“There is no industry better suited to spur production than the energy industry,” Rep. Cory Gardner (R-Yuma) said at the U.S. Capitol. “We’re talking thousands of jobs.”
The premise of each proposal is that the federal government acts as an overprotective and dim-witted nanny toward energy companies, failing to appreciate their capacity for growth on federal lands. “(W)hile the president is pre-occupied with telling Americans what he won’t do on energy, the economy, and jobs, House Republicans are showing what we can do,” the House Republicans’ “energy action team” said in their statement.
Gardner’s proposal links a decrease in the nation’s crude oil emergency fund to an increase in the percentage of federal land leased for oil and gas exploration. If the President releases oil from the Strategic Petroleum Reserve, he would be required to develop a plan to lease more federal lands for exploration and production.
Rep. Scott Tipton (R-Cortez) proposes requiring the Secretary of Interior to establish goals for federal land energy production from all energy sources, including oil, natural gas, coal, and renewable. Echoing one of President Obama’s signature phrases, Tipton said the proposal was a “true all-of-the-above strategy.”
Rep. Mike Coffman (R-Lone Tree), like Gardner, would seek to expand the amount of public land leased for energy development. His proposal would direct the federal government to make available at least one-quarter of the federal lands open for leasing for which companies are interested in developing.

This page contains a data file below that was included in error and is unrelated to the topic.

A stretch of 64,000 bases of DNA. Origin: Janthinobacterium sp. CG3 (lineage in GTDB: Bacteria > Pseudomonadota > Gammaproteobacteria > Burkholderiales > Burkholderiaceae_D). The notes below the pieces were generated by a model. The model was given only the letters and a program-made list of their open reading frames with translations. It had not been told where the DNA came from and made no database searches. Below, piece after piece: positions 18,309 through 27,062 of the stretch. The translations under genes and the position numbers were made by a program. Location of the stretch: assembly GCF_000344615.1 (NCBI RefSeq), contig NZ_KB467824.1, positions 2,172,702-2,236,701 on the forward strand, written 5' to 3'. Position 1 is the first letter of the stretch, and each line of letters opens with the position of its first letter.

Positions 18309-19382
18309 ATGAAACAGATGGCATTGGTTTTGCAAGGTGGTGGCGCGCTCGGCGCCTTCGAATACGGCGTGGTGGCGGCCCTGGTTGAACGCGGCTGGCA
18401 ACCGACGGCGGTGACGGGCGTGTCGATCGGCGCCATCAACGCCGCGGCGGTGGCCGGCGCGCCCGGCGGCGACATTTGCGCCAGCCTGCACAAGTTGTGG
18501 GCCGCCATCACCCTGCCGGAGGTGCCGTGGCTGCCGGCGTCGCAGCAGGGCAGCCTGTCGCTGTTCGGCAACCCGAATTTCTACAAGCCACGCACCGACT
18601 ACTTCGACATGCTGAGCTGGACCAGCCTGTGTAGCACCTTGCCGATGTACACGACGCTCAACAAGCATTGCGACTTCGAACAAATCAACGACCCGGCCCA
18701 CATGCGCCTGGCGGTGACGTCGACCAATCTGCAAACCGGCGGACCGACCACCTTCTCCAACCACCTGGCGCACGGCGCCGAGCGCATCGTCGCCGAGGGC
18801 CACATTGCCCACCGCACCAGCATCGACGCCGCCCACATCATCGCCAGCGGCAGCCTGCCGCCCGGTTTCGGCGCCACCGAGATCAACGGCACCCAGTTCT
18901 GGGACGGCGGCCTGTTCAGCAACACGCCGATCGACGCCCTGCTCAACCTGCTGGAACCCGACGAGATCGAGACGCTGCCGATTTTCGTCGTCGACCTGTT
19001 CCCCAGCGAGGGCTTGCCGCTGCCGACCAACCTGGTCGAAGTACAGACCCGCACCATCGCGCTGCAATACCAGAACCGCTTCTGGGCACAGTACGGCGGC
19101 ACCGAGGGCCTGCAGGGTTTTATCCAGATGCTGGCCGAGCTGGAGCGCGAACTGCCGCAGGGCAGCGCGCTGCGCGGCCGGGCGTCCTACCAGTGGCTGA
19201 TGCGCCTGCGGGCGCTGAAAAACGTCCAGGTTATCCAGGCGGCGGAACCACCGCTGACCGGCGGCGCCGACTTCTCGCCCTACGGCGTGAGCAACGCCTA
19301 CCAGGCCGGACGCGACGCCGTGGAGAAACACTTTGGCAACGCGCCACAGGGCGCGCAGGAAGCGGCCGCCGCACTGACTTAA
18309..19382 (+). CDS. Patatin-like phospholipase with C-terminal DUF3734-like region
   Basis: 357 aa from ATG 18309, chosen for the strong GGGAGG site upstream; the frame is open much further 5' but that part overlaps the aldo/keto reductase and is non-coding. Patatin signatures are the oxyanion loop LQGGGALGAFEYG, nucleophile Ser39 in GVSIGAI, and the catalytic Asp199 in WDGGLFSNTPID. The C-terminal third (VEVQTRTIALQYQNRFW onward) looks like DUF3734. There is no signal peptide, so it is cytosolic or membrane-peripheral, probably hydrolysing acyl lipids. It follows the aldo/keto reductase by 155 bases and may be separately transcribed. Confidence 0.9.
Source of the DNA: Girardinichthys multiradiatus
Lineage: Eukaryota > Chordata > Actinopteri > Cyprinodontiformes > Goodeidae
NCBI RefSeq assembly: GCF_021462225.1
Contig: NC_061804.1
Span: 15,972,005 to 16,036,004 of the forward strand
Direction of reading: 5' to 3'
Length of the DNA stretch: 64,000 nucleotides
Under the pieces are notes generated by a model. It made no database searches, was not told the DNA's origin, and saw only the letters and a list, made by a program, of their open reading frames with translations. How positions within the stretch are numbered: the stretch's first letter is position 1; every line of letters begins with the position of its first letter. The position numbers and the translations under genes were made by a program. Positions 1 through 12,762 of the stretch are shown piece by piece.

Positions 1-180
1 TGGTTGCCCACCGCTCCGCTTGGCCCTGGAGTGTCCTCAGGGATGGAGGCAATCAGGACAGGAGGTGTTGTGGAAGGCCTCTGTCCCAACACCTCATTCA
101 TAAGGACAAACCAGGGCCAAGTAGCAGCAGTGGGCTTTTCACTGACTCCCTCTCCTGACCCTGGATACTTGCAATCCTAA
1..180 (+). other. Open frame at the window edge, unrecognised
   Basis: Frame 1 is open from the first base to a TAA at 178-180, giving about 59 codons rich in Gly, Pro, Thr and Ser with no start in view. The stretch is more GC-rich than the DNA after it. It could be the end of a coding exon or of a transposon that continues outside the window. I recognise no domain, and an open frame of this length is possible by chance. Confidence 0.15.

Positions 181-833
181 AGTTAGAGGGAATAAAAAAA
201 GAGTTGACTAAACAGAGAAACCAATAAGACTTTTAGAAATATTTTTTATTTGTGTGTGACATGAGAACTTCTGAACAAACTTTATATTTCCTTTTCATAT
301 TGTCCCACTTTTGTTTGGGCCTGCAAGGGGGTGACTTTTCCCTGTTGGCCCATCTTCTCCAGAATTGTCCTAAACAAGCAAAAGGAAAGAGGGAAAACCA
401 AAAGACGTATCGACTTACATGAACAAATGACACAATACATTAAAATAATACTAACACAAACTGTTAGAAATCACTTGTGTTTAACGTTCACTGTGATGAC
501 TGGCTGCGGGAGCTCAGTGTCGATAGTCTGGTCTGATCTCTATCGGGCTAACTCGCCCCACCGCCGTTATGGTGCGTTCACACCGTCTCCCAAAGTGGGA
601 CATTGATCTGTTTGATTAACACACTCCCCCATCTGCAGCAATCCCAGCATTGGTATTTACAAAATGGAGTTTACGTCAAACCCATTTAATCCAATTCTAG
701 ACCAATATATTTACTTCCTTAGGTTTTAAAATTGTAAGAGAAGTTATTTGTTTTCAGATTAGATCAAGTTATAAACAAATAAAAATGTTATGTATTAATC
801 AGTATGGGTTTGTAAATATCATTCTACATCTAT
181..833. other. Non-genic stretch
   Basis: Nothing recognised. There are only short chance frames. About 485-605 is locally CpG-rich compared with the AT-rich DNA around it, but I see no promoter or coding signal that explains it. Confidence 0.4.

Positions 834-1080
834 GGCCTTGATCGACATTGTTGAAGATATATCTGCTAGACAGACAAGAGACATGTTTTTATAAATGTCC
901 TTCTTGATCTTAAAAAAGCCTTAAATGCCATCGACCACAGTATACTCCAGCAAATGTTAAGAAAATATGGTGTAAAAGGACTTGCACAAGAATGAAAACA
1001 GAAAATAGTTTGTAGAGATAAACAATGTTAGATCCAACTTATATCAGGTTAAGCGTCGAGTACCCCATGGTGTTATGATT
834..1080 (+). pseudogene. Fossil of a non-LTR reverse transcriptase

Rep. Doug Lamborn (R-Colorado Springs) proposes to streamline and reform the federal process for energy permits on federal lands once a lease is in hand.
Democrats have criticized several of the proposals. At an Energy and Commerce Committee hearing in late March, Obama’s Bureau of Land Management Director Robert Abbey said oil companies hold thousands of approved permits on federal lands but fail to drill on them.
None of the four legislative proposals are new. The four Republicans initially emphasized that each proposal would reduce gas prices, now they are touting the proposals’ purported job creation benefits.
Nathan L. Gonzalez, deputy political editor of the Rothenberg Political Report, said the shift in emphasis as well as the repacking of the proposals reflects Republicans’ larger political strategy. “Overall, Republicans are trying to put out proposals of their own in order to get tagged as the “party of no.’ That’s a key Democrat attack, that Republicans are obstructionists,” he said.
A House GOP aide said Colorado lawmakers expect the House of Representatives to vote on their proposals later this month.